Document Detail

Meningitis following gunshot wound of the neck.
MedLine Citation:
PMID:  14640287     Owner:  NLM     Status:  MEDLINE    
It is generally assumed that a missile fired from a gun is subjected to sufficient heat to render it sterilized. For this reason, retained bullets are not usually considered a source of infection. The infectious complications associated with gunshot wounds are typically attributed to perforation of a hollow viscus with leakage of gastrointestinal contents causing peritonitis or intra-abdominal abscess. There are several reports of bacterial meningitis involving the spinal cord in gunshot wounds that perforate the intestine prior to involving the thoracic or lumbar vertebral column; however, there are no published reports of cerebral meningitis resulting from a retained projectile in the spinal canal in which there was no injury to the gastrointestinal tract. This manuscript describes a woman who died as a result of unsuspected acute bacterial meningitis which developed secondary to a gunshot wound of the neck. The projectile fractured the first thoracic vertebra, lacerated the dura and contused the spinal cord at the C7-T1 junction. Meningitis developed at the C7-T1 level and ascended along the cervical spinal cord to the brain. The infection caused acute neurologic deterioration and death four days following the initial injury.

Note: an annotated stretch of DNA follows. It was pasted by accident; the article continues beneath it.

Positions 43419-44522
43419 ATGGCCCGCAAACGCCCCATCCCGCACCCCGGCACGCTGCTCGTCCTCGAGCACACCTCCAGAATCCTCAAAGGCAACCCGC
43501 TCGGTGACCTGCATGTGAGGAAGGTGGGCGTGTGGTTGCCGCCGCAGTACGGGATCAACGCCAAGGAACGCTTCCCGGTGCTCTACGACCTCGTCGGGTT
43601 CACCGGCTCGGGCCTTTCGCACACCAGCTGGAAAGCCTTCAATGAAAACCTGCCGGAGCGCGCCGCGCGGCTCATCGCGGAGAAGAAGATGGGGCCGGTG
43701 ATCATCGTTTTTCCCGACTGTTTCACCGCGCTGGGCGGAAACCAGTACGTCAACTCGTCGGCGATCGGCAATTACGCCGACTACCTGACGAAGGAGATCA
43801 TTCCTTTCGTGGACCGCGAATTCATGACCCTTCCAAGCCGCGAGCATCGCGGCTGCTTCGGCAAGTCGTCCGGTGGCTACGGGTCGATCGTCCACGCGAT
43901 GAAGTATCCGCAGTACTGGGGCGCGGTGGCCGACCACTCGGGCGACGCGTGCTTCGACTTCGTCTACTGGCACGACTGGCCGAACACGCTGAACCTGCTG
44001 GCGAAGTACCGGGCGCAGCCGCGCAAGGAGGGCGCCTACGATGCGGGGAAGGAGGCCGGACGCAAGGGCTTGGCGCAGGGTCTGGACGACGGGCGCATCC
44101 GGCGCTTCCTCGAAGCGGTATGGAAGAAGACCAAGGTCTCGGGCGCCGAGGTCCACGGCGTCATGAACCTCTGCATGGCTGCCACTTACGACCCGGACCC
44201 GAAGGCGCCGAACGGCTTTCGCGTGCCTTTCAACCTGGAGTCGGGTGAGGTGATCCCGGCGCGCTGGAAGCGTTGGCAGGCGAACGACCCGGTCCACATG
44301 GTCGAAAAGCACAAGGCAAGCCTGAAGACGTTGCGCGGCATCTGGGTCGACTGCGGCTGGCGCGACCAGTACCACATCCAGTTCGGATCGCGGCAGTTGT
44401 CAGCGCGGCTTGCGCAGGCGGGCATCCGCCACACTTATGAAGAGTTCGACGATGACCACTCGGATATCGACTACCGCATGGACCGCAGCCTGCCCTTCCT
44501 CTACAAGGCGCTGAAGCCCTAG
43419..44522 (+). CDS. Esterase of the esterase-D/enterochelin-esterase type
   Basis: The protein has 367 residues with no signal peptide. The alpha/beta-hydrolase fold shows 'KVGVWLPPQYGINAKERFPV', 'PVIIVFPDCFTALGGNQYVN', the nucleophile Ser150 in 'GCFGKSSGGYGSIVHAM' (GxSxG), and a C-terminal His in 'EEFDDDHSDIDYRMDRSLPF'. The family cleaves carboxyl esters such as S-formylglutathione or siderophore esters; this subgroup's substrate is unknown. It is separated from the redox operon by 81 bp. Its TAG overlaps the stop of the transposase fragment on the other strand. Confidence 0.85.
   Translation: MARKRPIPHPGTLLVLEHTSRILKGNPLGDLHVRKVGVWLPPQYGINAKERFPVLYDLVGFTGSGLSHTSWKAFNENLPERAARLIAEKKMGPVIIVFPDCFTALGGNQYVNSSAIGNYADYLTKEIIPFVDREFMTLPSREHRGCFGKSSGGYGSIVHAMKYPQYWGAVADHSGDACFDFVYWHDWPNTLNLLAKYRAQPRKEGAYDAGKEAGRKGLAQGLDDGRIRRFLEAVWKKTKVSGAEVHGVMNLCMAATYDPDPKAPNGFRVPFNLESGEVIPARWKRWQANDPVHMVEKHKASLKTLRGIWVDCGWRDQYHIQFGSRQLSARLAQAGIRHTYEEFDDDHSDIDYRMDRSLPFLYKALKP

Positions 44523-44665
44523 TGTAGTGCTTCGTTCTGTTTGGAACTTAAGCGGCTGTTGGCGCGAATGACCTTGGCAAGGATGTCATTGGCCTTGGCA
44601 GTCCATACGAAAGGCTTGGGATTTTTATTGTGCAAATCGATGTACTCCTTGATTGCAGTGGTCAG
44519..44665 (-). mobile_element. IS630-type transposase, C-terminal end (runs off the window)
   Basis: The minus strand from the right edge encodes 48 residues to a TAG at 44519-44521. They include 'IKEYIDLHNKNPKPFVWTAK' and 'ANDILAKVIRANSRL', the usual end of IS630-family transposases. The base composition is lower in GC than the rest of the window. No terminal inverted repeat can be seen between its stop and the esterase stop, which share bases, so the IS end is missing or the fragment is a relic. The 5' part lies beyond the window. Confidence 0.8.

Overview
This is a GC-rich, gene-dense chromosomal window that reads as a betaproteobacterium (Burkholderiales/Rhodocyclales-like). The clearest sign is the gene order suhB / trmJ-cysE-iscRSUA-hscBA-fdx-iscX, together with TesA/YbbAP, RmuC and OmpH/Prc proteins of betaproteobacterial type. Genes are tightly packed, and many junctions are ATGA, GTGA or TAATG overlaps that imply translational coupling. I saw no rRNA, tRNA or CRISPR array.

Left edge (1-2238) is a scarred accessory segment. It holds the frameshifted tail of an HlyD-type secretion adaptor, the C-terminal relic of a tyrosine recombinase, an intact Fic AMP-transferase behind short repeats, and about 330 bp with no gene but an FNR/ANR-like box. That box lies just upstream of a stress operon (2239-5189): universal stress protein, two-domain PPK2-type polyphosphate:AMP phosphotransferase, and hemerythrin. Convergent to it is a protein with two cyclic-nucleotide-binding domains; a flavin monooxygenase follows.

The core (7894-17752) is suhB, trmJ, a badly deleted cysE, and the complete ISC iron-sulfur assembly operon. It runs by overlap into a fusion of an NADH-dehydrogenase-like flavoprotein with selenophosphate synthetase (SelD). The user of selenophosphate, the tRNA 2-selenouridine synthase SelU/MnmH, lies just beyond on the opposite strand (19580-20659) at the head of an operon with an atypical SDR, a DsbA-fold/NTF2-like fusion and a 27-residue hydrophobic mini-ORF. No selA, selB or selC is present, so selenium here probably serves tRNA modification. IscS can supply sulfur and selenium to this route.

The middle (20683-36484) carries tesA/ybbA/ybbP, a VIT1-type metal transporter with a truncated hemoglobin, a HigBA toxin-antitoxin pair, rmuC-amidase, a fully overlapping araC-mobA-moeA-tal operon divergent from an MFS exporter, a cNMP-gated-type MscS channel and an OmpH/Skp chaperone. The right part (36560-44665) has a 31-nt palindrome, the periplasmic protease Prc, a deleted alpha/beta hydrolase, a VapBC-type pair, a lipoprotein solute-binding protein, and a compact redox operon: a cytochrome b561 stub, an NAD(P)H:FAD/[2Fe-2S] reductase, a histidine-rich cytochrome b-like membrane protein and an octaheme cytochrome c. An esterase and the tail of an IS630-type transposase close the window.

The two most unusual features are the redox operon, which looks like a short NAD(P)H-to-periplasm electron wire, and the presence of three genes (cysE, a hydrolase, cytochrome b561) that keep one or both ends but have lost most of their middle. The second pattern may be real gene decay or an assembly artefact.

Daniel J Spitz; Abderrahman Ouban
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Publication Detail:
Type:  Case Reports; Journal Article    
Journal Detail:
Title:  Journal of forensic sciences     Volume:  48     ISSN:  0022-1198     ISO Abbreviation:  J. Forensic Sci.     Publication Date:  2003 Nov 
Date Detail:
Created Date:  2003-11-26     Completed Date:  2004-02-04     Revised Date:  2004-11-17    
Medline Journal Info:
Nlm Unique ID:  0375370     Medline TA:  J Forensic Sci     Country:  United States    
Other Details:
Languages:  eng     Pagination:  1369-70     Citation Subset:  IM    
Hillsborough County Medical Examiner Department, Tampa, FL 33602, USA.
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MeSH Terms
Brain Death
Meningitis, Bacterial / etiology*,  pathology
Spinal Diseases / microbiology*,  pathology
Staphylococcal Infections / etiology*,  pathology
Wounds, Gunshot / complications*,  pathology

From MEDLINE®/PubMed®, a database of the U.S. National Library of Medicine

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